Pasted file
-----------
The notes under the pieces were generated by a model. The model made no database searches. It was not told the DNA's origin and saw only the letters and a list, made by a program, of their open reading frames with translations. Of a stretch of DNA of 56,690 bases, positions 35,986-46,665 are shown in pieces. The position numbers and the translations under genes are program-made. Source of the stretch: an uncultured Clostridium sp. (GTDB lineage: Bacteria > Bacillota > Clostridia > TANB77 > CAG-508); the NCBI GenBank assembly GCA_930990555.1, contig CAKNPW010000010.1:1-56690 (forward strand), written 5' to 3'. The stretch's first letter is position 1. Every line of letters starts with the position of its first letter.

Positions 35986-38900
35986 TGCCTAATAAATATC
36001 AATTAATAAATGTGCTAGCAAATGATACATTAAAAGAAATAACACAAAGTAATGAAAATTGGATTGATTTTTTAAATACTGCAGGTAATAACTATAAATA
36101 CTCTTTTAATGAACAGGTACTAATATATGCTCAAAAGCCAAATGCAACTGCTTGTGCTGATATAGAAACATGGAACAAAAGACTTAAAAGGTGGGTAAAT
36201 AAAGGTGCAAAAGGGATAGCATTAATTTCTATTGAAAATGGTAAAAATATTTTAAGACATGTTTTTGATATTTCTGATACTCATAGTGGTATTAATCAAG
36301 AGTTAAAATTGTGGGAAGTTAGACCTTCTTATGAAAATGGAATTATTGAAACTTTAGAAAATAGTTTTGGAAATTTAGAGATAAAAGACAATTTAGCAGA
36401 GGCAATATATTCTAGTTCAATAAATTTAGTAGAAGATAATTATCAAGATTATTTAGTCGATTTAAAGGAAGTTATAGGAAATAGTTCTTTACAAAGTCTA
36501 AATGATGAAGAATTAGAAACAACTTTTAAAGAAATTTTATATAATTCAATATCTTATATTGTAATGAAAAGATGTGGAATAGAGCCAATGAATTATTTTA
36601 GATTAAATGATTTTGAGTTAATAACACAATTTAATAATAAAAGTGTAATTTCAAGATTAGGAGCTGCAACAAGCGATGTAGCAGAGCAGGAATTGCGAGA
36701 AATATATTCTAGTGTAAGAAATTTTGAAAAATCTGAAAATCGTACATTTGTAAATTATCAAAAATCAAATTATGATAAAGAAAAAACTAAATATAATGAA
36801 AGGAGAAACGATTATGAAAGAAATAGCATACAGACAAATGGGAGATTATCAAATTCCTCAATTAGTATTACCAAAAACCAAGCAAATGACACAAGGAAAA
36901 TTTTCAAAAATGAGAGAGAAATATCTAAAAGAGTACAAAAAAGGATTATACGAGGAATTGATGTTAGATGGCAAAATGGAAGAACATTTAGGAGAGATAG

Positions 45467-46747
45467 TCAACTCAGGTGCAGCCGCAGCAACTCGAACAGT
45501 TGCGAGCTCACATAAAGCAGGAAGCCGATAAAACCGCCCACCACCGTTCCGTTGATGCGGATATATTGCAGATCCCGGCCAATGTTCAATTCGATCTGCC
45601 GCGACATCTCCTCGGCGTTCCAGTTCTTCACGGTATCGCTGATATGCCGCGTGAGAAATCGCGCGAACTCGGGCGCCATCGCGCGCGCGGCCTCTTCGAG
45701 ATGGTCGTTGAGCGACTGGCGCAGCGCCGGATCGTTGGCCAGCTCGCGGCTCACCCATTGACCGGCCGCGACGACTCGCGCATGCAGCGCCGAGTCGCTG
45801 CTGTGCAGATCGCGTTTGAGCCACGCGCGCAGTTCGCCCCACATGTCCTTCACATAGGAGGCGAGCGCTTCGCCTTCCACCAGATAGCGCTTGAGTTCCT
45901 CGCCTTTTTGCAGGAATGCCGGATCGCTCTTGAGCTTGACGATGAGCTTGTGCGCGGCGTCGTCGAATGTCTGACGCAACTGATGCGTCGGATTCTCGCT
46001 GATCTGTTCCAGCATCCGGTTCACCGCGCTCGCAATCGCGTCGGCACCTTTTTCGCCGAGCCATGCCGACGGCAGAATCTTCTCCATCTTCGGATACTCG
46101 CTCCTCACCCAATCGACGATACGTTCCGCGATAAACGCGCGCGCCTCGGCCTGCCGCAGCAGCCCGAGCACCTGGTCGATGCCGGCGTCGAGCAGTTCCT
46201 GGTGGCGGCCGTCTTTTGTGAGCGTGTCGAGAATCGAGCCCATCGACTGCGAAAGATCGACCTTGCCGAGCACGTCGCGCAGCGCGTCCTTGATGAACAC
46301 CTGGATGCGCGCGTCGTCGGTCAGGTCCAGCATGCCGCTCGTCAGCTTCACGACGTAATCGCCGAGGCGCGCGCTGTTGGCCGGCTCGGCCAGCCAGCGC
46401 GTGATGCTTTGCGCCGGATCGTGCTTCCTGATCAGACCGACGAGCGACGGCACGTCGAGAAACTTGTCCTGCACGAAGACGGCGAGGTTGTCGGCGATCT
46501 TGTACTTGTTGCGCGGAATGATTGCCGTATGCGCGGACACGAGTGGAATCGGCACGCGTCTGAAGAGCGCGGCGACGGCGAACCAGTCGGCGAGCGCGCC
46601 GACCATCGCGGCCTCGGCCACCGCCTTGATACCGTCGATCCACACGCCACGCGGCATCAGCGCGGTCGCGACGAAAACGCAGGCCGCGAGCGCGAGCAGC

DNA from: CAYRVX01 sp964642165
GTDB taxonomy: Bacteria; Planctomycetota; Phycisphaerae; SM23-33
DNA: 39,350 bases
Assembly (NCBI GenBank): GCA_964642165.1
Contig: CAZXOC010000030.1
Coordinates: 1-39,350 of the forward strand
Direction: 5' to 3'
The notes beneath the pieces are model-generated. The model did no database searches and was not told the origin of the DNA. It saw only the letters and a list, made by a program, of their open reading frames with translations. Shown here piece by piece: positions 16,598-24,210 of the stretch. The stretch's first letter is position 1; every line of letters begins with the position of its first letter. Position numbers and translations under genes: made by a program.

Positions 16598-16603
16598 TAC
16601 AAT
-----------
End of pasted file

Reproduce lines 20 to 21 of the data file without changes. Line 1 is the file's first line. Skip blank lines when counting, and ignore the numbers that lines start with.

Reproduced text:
45901 CGCCTTTTTGCAGGAATGCCGGATCGCTCTTGAGCTTGACGATGAGCTTGTGCGCGGCGTCGTCGAATGTCTGACGCAACTGATGCGTCGGATTCTCGCT
46001 GATCTGTTCCAGCATCCGGTTCACCGCGCTCGCAATCGCGTCGGCACCTTTTTCGCCGAGCCATGCCGACGGCAGAATCTTCTCCATCTTCGGATACTCG